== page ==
A well-crafted, headless statue depicting the Greco-Roman hero Hercules was found this week during a salvage excavation in northern Israel’s Jezreel Valley. Found at the site of Horvat Tarbenet, the finely sculpted, 1.5-foot-tall, white marble statue shows the muscle-bound Hercules leaning on a club with a lion skin draped over his shoulder. The statue, believed to date to the second century C.E., was unearthed amid the remains of a large pool that was once part of a Roman bathhouse. “This is a rare discovery,” said Dr. Walid Atrash of the Israel Antiquities Authority. “The statue … was part of the decoration of a bathhouse pool … It is of exceptional artistic quality.”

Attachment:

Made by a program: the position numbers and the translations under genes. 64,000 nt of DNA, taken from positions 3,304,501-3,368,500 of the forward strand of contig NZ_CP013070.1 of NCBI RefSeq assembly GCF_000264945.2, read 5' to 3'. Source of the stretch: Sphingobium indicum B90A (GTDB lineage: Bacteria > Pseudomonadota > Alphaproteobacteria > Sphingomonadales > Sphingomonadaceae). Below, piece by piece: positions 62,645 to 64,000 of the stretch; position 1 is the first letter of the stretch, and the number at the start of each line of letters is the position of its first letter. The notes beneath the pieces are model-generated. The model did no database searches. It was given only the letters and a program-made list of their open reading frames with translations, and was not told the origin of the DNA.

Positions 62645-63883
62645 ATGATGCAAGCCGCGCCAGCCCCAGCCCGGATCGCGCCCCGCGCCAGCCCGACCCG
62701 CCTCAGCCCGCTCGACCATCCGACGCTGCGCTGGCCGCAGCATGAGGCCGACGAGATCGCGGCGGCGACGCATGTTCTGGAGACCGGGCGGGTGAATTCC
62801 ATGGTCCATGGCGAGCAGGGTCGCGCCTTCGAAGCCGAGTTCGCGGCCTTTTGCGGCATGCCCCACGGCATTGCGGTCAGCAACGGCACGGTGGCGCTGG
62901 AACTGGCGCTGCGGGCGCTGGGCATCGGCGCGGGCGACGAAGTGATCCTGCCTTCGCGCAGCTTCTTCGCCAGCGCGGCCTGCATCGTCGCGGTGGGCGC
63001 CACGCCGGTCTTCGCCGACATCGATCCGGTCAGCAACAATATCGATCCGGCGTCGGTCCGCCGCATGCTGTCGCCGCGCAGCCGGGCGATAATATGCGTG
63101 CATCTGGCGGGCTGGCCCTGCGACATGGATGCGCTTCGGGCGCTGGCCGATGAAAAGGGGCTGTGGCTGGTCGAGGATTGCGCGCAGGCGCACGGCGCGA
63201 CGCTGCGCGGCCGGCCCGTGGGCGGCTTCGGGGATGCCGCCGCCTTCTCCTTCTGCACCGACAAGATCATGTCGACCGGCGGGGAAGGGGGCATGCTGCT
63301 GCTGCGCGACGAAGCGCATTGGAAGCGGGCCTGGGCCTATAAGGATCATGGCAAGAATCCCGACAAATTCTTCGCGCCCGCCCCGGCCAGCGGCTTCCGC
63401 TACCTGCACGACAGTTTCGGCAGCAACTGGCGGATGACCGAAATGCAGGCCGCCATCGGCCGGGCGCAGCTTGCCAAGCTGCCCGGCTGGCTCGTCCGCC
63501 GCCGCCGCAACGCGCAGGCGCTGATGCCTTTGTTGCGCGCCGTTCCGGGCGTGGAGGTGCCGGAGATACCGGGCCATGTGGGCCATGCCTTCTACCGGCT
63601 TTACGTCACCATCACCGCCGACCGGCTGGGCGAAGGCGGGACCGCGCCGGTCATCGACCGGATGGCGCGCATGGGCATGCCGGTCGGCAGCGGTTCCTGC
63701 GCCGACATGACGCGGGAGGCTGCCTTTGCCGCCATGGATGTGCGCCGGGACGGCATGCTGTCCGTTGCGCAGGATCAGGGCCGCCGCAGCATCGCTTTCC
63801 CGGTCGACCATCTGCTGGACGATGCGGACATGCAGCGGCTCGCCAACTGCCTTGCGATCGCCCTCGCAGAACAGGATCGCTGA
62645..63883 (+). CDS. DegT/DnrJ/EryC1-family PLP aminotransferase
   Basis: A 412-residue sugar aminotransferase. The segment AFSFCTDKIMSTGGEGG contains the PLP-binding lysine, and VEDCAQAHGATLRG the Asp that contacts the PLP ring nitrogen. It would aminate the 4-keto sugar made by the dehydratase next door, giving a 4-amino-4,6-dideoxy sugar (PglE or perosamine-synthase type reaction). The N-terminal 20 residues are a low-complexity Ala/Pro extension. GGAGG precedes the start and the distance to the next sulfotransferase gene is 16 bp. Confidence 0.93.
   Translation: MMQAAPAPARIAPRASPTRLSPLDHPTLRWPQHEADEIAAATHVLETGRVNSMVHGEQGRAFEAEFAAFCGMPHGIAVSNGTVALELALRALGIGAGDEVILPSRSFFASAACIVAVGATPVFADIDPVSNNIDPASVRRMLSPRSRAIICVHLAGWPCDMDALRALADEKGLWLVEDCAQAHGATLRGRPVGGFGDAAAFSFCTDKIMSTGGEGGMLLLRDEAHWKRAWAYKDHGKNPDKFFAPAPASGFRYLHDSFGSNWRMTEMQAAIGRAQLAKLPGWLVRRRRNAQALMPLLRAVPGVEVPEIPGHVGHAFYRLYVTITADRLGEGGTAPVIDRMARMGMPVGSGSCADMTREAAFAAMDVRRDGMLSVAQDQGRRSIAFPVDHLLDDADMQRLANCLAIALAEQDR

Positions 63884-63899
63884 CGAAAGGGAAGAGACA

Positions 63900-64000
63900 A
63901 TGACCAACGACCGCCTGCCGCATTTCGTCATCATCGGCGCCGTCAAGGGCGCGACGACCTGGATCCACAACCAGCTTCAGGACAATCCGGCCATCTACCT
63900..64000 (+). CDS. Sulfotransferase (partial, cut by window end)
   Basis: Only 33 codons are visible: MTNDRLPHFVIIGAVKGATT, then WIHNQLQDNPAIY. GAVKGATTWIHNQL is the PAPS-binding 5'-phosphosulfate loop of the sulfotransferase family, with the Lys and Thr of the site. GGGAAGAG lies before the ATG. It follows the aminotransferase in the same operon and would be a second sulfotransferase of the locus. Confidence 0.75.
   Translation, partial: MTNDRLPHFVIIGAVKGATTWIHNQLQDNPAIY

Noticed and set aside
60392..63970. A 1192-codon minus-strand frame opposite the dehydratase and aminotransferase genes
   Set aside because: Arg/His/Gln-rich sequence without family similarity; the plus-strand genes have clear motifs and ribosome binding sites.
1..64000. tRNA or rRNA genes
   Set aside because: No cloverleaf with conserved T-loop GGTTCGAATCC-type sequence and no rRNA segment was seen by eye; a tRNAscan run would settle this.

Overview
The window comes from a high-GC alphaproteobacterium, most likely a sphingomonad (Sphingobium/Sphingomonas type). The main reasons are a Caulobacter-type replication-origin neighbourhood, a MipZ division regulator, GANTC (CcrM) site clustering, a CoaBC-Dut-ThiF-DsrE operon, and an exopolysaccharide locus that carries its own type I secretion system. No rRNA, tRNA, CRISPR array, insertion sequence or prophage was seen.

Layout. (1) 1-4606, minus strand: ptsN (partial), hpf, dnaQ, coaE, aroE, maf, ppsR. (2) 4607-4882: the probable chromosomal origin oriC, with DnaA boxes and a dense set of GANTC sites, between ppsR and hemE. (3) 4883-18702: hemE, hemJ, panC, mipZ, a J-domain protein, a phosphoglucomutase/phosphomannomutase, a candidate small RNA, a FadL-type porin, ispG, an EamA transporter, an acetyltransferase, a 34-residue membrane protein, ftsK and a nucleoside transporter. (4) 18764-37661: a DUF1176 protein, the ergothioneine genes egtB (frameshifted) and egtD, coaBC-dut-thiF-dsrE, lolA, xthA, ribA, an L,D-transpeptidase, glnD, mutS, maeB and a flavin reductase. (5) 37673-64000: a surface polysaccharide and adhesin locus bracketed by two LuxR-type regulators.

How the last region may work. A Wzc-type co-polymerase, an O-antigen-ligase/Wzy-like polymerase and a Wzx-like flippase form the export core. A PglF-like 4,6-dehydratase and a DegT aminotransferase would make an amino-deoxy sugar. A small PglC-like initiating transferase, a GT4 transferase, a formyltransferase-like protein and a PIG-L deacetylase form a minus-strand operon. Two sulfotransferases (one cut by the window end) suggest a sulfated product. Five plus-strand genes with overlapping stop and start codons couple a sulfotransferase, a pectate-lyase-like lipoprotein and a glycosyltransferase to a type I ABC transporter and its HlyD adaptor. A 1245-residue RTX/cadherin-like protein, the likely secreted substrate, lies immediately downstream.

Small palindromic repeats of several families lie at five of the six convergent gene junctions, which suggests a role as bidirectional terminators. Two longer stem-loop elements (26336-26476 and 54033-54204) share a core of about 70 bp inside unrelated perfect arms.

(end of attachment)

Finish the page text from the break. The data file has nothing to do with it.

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Listen to Gabriel Barkay outline ten key points all scholars should agree on in judging issues of authenticity of artifacts.
Biblical Archaeology Society Staff
Since its discovery more than 130 years ago, the Cyrus Cylinder has been a striking example of an archaeological artifact that independently confirms a Biblical account.
Enjoy book reviews by top scholars on wide-ranging topics in religion, archaeology and Biblical studies.
Dorothy D. Resig
Dorothy D. Resig reviews "Louis C. Tiffany and the Art of Devotion" edited by Patricia C. Pongracz.